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Daughter of ‘British Schindler’ Recalls Dad’s Humanity

Image by Heathcliff O'Malley

In 1939, Sir Nicholas Winton was a 29-year-old London stockbroker with a seemingly impossible plan. He was going to save hundreds of Czechoslovakian children from the Nazis — and he wasn’t going to get caught.

Nine months later, more than 600 children had been transported to safety under the watch of the so-called “British Schindler.” It was an act of humanity, Mr. Winton’s daughter Barbara said, he could never quite explain.

“He would shrug it off,” Ms. Winton recalled during a conversation with NY1 News correspondent Budd Mishkin at New York City’s Museum of Jewish Heritage on Tuesday evening. “He was a man of action, not a man of introspection.”

And, she added, he didn’t particularly want to think about it. “It was a horrendous period of time for pretty much everybody. He was looking forward, he met my mother, they started a family.”

But he did keep a scrapbook. Tucked upstairs in his attic, the book contained an organized list of all the children he helped transport from Czechoslovakia to England. Wallet-sized photographs of the boys and girls lined the inside. Pages of documents were pasted in, from a collection of the children’s travel papers to thank-you letters from parents still stuck in the soon-to-be occupied territory.

Image by Yad Vashem Archives

For many years, the book lay collecting dust. “He was actually thinking that people would be more interested in his post-war work with the International Refugee Organization.” Ms. Winton recalled. “But when people came to see him, all they were interested in was nine months in 1939.”

They were, admittedly, an extraordinary nine months. After visiting Prague and witnessing the desperation of the refugee camps, he began to hatch an escape plan. He would try to get as many children out as possible, transporting them out Czechoslovakia by train.

But first, he needed pictures. Czech parents responded with an outpouring of photographs of their children, which were then placed in British newspapers as advertisements, with the hopes of attracting the attention of potential foster parents. Later, Mr. Winton would wait for the children to arrive at Liverpool station, his list of names in hand.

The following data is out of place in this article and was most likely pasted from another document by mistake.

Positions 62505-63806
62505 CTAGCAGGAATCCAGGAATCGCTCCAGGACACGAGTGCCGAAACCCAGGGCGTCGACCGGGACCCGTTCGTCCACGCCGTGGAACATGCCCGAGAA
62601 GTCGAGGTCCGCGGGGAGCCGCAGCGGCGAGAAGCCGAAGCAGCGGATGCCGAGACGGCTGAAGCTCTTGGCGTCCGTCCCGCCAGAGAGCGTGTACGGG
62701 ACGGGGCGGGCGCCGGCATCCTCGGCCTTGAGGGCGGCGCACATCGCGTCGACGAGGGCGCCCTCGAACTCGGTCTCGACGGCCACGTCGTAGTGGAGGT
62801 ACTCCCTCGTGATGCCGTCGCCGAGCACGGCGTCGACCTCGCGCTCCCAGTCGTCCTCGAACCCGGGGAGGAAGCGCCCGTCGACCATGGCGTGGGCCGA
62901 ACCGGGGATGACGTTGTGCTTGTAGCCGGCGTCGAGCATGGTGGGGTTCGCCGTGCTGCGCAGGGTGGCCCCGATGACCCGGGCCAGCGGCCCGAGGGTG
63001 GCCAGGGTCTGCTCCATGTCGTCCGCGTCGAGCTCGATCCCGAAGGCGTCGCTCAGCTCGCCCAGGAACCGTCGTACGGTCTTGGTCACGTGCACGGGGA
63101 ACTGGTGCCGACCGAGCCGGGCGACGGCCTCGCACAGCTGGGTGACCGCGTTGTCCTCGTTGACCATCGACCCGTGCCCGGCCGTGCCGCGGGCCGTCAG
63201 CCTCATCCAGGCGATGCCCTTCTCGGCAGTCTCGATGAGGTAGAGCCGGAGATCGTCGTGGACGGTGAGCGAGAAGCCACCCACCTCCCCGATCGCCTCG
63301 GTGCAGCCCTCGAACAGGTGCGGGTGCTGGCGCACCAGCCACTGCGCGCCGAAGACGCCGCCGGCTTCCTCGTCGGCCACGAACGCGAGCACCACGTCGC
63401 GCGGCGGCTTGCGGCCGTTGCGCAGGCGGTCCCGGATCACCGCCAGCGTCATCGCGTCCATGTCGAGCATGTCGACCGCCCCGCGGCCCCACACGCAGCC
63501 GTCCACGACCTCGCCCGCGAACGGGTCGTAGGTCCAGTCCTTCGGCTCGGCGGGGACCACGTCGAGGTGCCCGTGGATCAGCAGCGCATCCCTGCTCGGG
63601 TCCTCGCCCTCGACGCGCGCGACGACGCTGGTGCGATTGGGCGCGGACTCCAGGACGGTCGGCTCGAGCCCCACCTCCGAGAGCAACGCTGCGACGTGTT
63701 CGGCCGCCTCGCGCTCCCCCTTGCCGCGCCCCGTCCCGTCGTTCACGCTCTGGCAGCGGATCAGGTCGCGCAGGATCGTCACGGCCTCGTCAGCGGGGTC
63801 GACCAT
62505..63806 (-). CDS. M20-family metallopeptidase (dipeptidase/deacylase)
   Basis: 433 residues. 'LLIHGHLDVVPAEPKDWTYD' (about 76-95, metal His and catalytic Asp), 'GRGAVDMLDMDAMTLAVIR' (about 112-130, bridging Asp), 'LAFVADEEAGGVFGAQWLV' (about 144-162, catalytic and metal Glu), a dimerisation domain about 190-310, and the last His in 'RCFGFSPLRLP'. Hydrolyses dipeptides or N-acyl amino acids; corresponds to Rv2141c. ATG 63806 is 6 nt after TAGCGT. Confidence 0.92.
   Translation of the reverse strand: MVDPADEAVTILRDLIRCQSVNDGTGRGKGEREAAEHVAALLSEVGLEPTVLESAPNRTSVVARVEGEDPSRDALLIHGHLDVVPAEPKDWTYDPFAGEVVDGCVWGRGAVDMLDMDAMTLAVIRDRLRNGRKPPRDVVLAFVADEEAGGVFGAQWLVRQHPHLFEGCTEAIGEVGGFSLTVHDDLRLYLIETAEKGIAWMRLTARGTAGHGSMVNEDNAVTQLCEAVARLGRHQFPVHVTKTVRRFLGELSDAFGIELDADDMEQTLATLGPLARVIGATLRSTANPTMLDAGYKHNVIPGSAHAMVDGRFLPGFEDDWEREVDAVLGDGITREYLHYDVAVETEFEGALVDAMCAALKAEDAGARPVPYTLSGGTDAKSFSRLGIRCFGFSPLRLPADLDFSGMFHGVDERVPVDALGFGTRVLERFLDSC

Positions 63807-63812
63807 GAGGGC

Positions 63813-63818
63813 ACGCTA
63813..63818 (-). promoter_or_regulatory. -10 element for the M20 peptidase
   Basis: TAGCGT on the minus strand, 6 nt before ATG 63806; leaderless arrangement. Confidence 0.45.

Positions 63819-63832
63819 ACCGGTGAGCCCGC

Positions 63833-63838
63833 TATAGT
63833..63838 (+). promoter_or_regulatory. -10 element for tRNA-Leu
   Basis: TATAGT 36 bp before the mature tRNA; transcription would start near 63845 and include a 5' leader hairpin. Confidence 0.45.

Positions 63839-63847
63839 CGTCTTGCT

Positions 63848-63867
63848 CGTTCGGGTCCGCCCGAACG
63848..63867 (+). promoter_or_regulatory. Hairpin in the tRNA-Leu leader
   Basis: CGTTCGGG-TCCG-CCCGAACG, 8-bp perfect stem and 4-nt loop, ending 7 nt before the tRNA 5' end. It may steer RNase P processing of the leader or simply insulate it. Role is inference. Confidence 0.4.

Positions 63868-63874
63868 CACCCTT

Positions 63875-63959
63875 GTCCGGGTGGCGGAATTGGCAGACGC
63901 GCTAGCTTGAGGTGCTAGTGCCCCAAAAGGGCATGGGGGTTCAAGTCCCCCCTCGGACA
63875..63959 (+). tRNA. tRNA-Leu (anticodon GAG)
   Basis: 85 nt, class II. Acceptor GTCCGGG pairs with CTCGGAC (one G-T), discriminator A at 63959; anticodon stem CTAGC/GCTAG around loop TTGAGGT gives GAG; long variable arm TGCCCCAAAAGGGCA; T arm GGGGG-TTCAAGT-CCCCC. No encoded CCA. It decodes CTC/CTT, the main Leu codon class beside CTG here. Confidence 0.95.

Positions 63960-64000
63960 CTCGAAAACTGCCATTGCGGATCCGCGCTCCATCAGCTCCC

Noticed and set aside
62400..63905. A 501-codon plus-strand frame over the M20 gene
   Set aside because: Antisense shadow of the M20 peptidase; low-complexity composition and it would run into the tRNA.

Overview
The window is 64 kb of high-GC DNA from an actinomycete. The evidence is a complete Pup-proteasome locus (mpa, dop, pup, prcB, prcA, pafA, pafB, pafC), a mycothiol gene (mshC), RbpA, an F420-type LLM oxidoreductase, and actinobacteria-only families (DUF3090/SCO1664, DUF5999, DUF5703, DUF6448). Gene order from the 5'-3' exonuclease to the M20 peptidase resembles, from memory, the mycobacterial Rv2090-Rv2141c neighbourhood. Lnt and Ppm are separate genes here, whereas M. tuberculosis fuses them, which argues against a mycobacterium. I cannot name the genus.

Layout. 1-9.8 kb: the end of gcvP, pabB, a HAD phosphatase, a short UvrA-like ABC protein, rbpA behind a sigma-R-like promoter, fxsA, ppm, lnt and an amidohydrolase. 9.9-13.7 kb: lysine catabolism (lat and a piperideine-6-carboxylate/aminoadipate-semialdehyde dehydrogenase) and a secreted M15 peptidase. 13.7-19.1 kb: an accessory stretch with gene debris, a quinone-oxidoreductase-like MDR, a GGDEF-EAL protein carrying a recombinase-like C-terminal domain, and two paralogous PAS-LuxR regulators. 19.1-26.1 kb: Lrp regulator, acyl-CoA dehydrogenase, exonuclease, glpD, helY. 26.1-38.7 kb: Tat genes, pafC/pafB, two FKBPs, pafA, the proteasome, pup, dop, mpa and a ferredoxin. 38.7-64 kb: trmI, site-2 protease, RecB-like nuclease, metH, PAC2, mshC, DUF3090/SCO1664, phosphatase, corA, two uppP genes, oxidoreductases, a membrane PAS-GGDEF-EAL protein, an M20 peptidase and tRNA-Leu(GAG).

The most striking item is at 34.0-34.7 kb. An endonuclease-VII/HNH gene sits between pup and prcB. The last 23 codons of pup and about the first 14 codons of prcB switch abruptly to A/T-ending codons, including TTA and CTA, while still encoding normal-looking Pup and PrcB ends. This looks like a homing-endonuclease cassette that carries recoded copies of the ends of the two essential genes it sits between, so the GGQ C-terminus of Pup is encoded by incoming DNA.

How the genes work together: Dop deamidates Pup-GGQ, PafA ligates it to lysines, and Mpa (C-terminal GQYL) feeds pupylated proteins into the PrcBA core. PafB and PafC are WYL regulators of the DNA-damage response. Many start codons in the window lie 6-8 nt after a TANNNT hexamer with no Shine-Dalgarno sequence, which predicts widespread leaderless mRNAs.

It is not clear exactly how many people are alive today as a result of the rescue operation, but Ms. Winton estimates it to be as many as 7,000. It’s hard to be sure, though. When Mr. Winton’s story first went public, only a percentage of the children came forward. “The people who did speak about it were quite courageous.” Ms. Winton said. “For some it was a very traumatic thing to talk about. But they felt obliged to explain what happened and to honor their parents who made the ultimate sacrifice.”

But there are still a good deal who have remained silent. “Many of the children didn’t come forward.” Ms. Winton said. It was a very painful episode in their lives.”

About 85% of those rescued by Mr. Winton were Jewish—a fact, his daughter said, was of no importance to him.

“He didn’t set out to rescue Jewish children,” she explained. “He didn’t think about that, that wasn’t his interest. His interest was that these people were in need, that families were desperate to get these children out.”

When asked how her father might feel about today’s refugee crisis, Ms. Winton is careful. “I’m prone to getting into trouble with questions like that.” she laughed. “My father, in his heart and soul, was a humanitarian. The idea that people should not be helped, to him, would have seemed rather strange.”

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